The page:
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STRZ wrote:
Now we only need a good audio engine using a similar approach, with soundwaves bouncing of surfaces in virtual worlds 8-)


Thats already old stuff : p


Mon Mar 25, 2013 9:56 am
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interesting stuff but as far as one of the videos where everything is grainy and then it renders thats not going to be useful for the Rift right now but some good demos

i don't think were quite there yet and this may still be a year off but once hardware gets better and software gets better too im sure it will happen sooner or later :-).


Mon Mar 25, 2013 10:19 am
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Two Eyed Hopeful

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If I were to bet money, I would say we're still another 5-6 years (3 GPU generations) from having this kind of tech ready for consumer gaming engines.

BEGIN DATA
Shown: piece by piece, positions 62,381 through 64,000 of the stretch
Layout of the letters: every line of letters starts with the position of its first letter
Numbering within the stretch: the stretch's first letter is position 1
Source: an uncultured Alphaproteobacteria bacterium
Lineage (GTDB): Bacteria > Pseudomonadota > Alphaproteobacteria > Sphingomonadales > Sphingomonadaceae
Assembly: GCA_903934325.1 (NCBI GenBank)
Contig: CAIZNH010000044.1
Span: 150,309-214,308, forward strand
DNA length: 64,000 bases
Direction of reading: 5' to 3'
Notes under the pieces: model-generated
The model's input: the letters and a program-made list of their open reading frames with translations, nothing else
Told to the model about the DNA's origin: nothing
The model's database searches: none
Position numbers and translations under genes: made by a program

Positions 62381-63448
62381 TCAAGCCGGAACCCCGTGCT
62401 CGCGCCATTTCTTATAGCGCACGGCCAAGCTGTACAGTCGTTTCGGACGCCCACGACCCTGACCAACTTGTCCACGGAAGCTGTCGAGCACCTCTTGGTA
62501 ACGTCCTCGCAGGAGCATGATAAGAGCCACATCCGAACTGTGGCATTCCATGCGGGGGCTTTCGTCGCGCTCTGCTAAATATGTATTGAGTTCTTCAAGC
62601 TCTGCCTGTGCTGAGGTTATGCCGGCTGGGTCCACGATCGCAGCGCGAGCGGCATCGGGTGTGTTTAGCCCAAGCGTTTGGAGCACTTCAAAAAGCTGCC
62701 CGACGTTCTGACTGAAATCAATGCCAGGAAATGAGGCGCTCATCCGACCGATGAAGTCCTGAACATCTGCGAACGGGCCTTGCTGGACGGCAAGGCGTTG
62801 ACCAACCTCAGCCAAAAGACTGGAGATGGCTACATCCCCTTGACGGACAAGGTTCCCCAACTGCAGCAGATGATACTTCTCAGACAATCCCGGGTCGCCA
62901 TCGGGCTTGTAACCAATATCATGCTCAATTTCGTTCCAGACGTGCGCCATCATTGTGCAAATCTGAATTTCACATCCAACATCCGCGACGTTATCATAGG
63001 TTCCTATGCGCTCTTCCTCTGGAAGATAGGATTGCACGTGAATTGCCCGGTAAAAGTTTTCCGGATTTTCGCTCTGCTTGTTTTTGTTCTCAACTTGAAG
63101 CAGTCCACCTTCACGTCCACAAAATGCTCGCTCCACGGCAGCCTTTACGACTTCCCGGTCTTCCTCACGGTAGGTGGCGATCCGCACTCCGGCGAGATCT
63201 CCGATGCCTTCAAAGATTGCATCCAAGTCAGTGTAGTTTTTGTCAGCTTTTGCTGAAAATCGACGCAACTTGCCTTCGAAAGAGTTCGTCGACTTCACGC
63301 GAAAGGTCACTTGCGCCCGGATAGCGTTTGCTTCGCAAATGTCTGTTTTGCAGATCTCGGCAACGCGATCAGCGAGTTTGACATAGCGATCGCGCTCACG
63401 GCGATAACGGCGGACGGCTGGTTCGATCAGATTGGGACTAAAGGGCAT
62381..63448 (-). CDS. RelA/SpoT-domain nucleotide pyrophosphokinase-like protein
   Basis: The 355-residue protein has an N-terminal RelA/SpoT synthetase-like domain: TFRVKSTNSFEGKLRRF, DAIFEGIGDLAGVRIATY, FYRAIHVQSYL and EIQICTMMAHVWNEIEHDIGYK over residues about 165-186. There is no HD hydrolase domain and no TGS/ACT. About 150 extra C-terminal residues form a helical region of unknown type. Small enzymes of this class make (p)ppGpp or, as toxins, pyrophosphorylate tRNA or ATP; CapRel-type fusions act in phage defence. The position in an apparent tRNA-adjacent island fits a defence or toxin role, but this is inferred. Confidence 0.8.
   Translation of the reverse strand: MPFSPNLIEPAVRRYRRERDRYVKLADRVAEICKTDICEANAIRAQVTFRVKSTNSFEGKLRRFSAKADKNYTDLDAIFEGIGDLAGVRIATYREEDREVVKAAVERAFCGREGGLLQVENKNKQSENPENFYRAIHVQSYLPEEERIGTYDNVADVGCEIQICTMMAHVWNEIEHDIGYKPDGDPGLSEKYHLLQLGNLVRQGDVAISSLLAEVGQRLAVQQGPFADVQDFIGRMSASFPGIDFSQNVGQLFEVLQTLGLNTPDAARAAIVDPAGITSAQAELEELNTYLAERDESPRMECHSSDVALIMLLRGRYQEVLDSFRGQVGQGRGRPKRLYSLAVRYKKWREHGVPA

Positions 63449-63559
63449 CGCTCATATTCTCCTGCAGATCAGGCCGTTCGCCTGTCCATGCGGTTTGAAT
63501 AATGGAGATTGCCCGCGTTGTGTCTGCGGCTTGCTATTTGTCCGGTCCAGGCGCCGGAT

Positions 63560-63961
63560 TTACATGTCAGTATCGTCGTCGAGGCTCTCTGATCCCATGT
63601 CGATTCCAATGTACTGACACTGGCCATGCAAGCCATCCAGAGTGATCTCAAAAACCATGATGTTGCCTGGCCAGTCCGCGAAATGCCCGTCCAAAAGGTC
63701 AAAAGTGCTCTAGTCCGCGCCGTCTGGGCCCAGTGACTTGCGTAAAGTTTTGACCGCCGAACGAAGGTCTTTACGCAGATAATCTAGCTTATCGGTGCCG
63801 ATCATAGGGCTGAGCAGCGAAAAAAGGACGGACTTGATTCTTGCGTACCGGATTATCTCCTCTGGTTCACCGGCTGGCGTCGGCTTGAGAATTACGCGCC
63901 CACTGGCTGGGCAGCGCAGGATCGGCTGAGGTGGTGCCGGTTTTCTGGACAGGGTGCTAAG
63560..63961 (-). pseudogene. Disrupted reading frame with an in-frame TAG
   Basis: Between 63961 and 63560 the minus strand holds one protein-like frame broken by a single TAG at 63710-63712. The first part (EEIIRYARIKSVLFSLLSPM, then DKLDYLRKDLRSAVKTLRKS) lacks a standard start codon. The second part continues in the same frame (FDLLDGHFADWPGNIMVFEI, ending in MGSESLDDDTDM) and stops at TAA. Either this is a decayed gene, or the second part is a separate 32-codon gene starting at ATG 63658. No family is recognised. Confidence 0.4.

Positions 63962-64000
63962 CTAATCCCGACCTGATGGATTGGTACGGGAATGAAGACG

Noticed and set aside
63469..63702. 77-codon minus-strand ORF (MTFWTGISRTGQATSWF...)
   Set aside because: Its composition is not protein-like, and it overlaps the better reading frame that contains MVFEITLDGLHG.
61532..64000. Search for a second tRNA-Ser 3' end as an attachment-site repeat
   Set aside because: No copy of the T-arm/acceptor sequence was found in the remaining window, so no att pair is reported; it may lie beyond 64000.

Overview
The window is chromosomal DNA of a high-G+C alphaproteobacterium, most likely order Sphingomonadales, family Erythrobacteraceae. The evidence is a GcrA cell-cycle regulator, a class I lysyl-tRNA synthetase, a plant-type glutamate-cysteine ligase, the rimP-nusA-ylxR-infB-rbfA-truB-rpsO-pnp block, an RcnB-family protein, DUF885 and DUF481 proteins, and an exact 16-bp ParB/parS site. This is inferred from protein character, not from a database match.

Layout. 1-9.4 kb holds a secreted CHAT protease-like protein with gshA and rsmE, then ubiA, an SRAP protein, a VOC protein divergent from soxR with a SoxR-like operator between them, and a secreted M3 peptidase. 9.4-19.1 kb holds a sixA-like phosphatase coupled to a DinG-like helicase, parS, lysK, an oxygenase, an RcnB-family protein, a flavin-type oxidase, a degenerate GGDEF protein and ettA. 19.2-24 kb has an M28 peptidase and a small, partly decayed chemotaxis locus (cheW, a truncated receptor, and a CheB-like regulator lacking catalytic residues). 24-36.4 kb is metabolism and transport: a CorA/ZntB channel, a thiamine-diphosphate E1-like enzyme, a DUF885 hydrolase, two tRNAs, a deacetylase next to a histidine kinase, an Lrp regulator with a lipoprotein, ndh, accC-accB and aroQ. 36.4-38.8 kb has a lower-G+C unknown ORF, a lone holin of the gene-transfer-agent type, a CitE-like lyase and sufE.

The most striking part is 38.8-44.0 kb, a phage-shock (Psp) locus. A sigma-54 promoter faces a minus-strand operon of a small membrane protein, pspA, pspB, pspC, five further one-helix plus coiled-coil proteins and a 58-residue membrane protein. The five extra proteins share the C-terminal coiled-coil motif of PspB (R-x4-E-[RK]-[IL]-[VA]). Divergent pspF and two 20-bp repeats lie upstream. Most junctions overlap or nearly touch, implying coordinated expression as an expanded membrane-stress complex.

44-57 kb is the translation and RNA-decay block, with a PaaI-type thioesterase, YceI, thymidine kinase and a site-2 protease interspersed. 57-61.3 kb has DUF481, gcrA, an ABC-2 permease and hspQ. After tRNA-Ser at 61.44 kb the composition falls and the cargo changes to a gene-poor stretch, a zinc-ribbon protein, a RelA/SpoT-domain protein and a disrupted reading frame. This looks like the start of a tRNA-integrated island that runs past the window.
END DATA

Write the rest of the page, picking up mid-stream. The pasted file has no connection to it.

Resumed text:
Mon Mar 25, 2013 10:50 am
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Cross Eyed!
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The old techniques still don't look quite old.
http://codeflow.org/entries/2012/aug/25 ... e-volumes/

You can run the demo in a browser with WebGL support on a machine with a fairly recent GPU. In the upper right corner you can set the pixel size to 1:1.

The trick behind it is pre-computing a bunch of stuff with 'light probes' which are just white spheres that get illuminated with the ambience. The data is saved and for each render pass the GPU looks up values which actually never change for the scene. It's called a time-space optimization.

Don't know how the scene would deal with animation... yet. I'm stealing everything! ;D


Mon Mar 25, 2013 10:54 am
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Two Eyed Hopeful

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stinkvis wrote:
SVO cone tracing, on the other hand, is a technique that is capable of producing realistic, non-grainy graphics at medium to high resolution and interactive frame rates right now. I wouldn't be surprised to see something similar being used for games in the near future.
Unreal Engine 4 is already using it for lighting. The guy whose PhD thesis it's based on has a ton of interesting papers on his site.

nanicoar wrote: